B. J. Divan, C.J. - In this case, at the instance of the Revenue, the following questions have been referred to us for opinion :
Q. No. 1. Whether on the facts and in the circumstances of the case, the provisions of S. 4(1)(a) are applicable to a residential building ?
Q. No. 2. If so, whether on the facts and in the circumstances of the case, the assessee is entitled to the exemption under S. 5(1)(iv) of the Act ?
2. We are concerned, in the instant case, with the assessment years 1965-66, 1966-67 and 1967-68. The assessee is an individual. In making the assessment for wealth-tax in her case the Wealth Tax Officer included the value of certain assets held by her husband in the assessment of the particular assessee under the provisions of S. 4(1)(a) of the Wealth-tax Act. In particular the value of the house belonging to her husband and financed by the assessee earlier was now included. However, in respect of this very house exemption which was claimed under S. 5(1)(iv) of the Act, was denied by the Wealth-tax Officer on the ground that the owner of the property being the husband, the provisions of S. 5(1)(iv) did not apply in the case of the assessment of the wife.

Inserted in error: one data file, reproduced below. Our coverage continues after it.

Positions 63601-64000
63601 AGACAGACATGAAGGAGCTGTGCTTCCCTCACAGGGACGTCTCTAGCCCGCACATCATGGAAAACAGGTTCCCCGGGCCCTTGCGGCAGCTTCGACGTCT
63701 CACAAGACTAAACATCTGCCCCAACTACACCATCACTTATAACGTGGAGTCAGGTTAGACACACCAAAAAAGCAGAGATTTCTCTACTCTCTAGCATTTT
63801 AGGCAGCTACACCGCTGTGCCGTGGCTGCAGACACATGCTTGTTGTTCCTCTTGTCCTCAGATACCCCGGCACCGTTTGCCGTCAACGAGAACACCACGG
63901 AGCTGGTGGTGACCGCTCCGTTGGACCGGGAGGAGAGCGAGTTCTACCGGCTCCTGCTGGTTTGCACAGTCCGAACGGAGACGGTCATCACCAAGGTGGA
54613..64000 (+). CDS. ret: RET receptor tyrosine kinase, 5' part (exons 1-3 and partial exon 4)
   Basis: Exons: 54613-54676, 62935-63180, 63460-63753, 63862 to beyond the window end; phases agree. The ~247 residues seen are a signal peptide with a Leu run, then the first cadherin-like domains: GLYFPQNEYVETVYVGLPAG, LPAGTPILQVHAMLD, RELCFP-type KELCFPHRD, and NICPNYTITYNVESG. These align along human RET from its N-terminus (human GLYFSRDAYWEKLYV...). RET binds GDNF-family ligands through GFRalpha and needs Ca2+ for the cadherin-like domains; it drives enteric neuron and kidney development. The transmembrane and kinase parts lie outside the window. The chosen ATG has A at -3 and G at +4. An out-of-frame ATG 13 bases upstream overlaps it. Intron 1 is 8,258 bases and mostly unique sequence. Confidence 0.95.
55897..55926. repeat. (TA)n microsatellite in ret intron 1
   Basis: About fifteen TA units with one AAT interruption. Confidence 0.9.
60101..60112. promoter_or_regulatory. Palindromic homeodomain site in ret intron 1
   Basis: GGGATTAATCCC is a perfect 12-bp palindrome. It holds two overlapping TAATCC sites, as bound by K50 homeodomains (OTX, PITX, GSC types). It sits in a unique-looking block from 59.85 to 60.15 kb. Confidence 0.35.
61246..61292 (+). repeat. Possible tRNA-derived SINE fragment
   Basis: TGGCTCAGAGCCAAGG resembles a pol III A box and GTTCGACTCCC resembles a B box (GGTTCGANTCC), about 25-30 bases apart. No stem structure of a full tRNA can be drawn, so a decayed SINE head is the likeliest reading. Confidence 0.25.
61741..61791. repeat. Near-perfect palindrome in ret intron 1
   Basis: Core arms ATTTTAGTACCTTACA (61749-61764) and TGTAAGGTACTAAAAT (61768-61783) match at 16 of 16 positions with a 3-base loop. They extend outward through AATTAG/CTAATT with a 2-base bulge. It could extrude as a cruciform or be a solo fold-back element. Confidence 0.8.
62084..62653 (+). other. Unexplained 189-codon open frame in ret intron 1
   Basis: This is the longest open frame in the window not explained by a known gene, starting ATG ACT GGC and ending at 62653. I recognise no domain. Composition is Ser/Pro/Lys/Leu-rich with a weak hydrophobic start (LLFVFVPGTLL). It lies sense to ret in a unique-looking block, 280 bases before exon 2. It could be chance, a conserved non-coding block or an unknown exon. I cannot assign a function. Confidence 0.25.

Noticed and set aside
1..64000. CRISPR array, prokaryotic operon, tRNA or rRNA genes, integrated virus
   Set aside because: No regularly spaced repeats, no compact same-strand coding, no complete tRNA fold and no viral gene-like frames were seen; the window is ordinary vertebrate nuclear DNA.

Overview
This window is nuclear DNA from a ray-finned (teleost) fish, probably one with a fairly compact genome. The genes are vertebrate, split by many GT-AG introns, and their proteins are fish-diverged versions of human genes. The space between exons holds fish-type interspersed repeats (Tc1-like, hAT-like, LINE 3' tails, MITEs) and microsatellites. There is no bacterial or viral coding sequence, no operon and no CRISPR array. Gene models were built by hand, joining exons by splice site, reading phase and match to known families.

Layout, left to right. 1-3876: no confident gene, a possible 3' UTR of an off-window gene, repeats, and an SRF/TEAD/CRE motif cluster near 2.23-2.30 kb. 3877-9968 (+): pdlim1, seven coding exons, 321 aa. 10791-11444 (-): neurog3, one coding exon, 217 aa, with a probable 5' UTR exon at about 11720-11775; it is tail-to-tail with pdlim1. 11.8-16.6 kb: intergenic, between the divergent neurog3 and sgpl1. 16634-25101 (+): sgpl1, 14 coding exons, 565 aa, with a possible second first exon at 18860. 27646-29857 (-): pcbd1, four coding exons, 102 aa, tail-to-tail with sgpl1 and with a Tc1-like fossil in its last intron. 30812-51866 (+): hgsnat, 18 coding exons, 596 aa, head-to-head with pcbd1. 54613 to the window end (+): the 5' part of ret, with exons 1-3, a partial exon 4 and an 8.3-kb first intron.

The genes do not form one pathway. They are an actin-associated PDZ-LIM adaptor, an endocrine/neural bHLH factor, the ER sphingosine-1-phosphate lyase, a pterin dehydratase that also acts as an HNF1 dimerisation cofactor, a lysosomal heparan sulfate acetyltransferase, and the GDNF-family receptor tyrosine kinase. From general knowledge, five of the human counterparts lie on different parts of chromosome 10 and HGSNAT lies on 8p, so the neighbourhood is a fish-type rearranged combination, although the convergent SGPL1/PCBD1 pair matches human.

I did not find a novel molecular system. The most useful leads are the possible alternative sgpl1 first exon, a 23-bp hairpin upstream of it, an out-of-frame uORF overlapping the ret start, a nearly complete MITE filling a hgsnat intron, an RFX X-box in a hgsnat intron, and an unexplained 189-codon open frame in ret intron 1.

3. The assessee took the matter in appeal before the Appellate Assistant Commissioner and thereafter to the Appellate Tribunal. The Appellate Tribunal remanded the matter back to the Appellate Assistant Commissioner to find out whether the provisions of S. 4(1)(a) of the Act, were at all applicable as such to a residential building. The Appellate Assistant Commissioner, on remand, found that the value of the building was includible but held that the exemption under S. 5(1)(iv) was also available and, hence, the value of the house should be excluded from the net wealth of the assessee. Against this decision of the Appellate Assistant Commissioner the matter was taken in further appeal by the Revenue before the Tribunal and it was contended that the exemption available under S. 5 was available only the transferee and not to the transferor if the transferee was not the assessee. The assessee in this case was the transferor and since the house belonged to her husband, though it was financed by the assessee, it could not be regarded as belonging to the assessee and, hence, entitled to the exemption under S. 5(1)(iv).